Wednesday, October 10, 2012

This is a Good Start

This was an institutional decision to inflict serious pain on families, communities, and the economy itself. It contravenes every aspect of doing business in an ethical, responsible way. It should result in still penalties and the dismantling of the procedures that Wells Fargo used to enrich itself during the real estate boom of the 2000s.

But, here's what will really happen:


Wells Fargo will either settle by paying a fine or it will battle the government to a legal standstill. It won't own up to what it did and pay back hundreds of millions of dollars to families who lost their homes; it won't go into blighted communities and buy back and repair the abandoned homes that ruined streets and cul-de-sacs. It'll shrug and walk away, accountability deferred once again.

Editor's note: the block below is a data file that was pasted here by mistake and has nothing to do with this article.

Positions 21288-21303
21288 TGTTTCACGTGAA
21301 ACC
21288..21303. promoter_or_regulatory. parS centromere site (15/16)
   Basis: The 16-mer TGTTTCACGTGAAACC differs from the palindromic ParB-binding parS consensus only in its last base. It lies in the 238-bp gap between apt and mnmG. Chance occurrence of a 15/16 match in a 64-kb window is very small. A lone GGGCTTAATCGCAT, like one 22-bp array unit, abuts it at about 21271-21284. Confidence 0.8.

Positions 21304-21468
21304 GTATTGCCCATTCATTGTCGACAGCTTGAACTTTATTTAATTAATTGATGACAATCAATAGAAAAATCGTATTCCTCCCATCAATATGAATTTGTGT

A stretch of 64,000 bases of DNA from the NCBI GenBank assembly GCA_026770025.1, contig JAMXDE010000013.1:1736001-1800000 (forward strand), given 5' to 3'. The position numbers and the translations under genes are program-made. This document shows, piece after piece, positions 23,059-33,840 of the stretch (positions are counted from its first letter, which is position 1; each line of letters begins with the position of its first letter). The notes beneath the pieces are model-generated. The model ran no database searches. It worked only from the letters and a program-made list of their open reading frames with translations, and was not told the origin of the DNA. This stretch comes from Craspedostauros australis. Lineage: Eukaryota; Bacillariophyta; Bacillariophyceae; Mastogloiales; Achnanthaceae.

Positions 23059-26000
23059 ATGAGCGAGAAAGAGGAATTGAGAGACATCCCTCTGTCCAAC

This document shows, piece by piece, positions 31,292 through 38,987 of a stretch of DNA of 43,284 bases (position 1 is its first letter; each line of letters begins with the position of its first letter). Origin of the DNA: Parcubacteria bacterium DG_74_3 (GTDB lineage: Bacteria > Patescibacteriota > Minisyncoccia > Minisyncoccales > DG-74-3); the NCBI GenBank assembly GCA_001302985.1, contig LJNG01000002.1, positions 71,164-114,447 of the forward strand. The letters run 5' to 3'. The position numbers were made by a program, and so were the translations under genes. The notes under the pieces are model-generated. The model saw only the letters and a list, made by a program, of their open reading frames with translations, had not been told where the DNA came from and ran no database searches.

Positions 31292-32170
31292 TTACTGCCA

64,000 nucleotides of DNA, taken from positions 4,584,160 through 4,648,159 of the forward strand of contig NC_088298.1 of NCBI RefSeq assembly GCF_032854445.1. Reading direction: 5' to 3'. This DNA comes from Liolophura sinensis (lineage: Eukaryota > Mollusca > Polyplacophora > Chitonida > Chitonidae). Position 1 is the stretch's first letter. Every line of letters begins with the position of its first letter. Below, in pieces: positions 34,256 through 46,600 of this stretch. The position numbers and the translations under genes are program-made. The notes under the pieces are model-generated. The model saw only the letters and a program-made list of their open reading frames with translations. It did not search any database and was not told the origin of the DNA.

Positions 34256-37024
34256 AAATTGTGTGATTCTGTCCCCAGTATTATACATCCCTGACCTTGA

There are people who will argue that going after Wells Fargo will simply increase unemployment and throw thousands of their workers out of a job. Well, if that job means continuing to ruin lives, communities, and the economy itself, then what good is that job? Because if you think Wells Fargo suddenly cares about people and places and doing the right thing, even it means losing lots of money, you're sadly mistaken.

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